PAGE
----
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Banks contribute to financial literacy initiative

Media Release 23 June 2008


Banks contribute to financial literacy initiative in schools


Plans to teach financial literacy in schools moved a step closer today when the Retirement Commission received more than $400,000 from the country’s banks to help fund a trial programme in ten schools.

The Retirement Commission is leading the project aimed at developing a framework for schools to assist in teaching students money skills so that when they leave school they can make informed financial decisions.

Retirement Commissioner Diana Crossan says the significant contribution from the country’s banks means the trial can proceed more quickly than expected.

“We have spent the past few years working closely with the Ministry of Education and other agencies to develop a framework on financial education. The trial is now underway and will continue through terms three and four. An independent evaluation of the trial will also be conducted.”

Speaking on behalf of the New Zealand Bankers’ Association spokesman Cameron Clyne says the banking industry is offering more products and more choices. “People need the skills to successfully navigate their way through the choices available to them, to make good decisions and to understand how best to manage their money.

“We’re please to be part of this financial education initiative which aims to equip the next generation of New Zealanders with the skills they need to make smart financial decisions.”

It is expected that the personal financial education programme will be handed over to the Ministry of Education sometime next year. A group of organisations, including the Retirement Commission, is also assisting the New Zealand Qualifications Authority develop NCEA qualifications for use in senior secondary schools and tertiary institutions.

Note: The ten schools involved in the trial are: Alfriston College, Onehunga High, Otahuhu College and Mangere Central Primary in Auckland; Hampton Hill Primary, Tawa Intermediate and Scots College Prep in Wellington; Brooklyn Primary, Ranzau Primary and Brightwater School in Nelson/Tasman.


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Personal Financial Education Framework for Schools

Frequently asked questions and answers

Why is the framework necessary?
The financial environment has changed markedly in the past couple of decades. ATMs provide 24 hour access to money, and the use of loans and credit is widespread and socially acceptable. In addition banks and finance companies are offering a wider range of products. With more choice comes more complexity. People need to be equipped to successfully navigate their way through that complexity to make informed decisions about their finances. The earlier the education starts, the better.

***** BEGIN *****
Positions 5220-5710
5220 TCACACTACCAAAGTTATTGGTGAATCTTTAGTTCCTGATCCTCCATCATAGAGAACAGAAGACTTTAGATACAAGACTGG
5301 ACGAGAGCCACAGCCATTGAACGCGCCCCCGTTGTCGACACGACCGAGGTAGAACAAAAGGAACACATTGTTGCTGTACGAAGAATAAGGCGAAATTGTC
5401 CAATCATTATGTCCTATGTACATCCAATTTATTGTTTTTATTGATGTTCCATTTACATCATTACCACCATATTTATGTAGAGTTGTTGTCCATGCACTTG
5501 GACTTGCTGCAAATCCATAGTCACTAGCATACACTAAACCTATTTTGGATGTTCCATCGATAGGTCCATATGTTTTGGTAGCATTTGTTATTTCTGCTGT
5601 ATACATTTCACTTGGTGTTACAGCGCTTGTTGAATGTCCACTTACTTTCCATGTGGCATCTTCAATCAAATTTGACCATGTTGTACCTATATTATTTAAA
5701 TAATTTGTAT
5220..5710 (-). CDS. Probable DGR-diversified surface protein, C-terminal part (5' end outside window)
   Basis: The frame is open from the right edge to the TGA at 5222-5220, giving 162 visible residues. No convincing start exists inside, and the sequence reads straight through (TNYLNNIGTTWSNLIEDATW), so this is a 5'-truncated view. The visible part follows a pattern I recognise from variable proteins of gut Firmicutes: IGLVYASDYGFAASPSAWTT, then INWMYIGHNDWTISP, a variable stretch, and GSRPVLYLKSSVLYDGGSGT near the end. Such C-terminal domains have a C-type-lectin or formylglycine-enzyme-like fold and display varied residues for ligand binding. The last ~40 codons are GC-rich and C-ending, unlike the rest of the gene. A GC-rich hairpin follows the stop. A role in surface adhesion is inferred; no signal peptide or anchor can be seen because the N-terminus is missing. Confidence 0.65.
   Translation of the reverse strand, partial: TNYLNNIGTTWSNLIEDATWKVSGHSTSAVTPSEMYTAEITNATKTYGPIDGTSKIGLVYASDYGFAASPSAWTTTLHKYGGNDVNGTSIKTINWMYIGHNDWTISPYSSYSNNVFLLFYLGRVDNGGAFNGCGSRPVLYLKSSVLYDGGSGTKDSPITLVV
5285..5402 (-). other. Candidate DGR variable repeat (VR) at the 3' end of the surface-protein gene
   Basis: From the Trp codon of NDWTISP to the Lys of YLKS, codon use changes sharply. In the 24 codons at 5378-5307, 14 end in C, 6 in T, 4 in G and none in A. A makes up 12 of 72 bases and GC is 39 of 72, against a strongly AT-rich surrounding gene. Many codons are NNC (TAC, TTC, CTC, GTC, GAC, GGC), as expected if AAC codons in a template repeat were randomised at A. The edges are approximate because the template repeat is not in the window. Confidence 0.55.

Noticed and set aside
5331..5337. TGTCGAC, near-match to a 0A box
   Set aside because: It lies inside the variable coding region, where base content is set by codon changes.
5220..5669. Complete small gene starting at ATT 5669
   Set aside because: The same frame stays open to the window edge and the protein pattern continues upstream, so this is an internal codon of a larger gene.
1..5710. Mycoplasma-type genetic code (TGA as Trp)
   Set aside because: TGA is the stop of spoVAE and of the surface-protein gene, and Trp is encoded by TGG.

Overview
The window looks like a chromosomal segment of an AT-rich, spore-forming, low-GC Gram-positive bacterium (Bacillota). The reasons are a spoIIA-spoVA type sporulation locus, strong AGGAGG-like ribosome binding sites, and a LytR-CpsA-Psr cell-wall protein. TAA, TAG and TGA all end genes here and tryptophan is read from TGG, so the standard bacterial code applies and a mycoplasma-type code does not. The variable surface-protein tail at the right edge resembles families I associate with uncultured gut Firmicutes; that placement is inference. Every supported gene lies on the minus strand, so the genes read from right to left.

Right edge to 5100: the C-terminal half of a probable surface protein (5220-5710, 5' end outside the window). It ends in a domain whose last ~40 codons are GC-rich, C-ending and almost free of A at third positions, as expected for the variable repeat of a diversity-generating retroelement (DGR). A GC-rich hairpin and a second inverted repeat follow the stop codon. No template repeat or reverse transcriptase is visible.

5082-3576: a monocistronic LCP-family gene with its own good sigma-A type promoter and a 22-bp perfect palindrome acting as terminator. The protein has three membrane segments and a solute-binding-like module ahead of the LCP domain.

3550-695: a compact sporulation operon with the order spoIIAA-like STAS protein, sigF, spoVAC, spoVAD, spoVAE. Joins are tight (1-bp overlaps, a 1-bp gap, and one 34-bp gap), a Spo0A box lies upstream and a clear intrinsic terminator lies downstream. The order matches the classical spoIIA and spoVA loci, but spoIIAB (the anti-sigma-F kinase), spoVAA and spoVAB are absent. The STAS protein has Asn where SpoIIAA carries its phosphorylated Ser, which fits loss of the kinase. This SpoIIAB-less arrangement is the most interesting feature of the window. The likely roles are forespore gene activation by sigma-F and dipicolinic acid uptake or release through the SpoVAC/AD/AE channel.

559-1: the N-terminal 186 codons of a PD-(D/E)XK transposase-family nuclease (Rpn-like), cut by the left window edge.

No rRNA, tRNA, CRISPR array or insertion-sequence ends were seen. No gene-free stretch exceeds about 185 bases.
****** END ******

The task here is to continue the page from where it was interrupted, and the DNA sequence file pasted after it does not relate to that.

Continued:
How did the idea for a framework come about?
Since the late nineties, the Retirement Commission has been supporting the Enterprise New Zealand Trust with its work to provide support to schools on financial education. In 2003, the Commission initiated a project to provide guidance to schools to teach personal financial education as part of the curriculum.

How was the framework developed?
Work on the framework started in 2004. It was developed in conjunction with finance and education sector specialists. It has been redrafted following workshops, advice from teachers and input from those experienced in developing school resources.

How does the framework fit with the current curriculum?
Personal financial education will be taught within existing subject areas, such as mathematics and social sciences rather than introducing a new subject. The trial involves year 1-10 students, however once introduced into all schools it will include all students to year 13.

Why does the framework need trialling?
An independent evaluation of the work undertaken in the ten schools will measure the quality and effectiveness of the initiative. It will identify the necessary resources, support and professional development required by teachers.

What’s involved in the trial?
The schools will be trialling a variety of approaches to personal financial education in areas like mathematics, social studies and technology. The framework aims to develop student competencies such as managing their money and understanding financial planning. The trial is being conducted by Educating NZ, a company with extensive knowledge in education and training, including curriculum and education initiatives.

How were the ten schools chosen for the pilot?
All schools were invited to participate. A range of schools were chosen to include private and public schools, primary and secondary schools, a range of deciles, and those experienced in personal financial education and others for whom this is a completely new area.

Will it be evaluated?
Yes. All major projects of this kind are evaluated. A contract for the evaluation of the pilot will be finalised soon.

What happens after the evaluation?
The development of the framework and the trial is being conducted with the full support and involvement of the Ministry of Education. The Ministry will take over responsibility for ongoing development and promotion from July next year (2009).


ENDS

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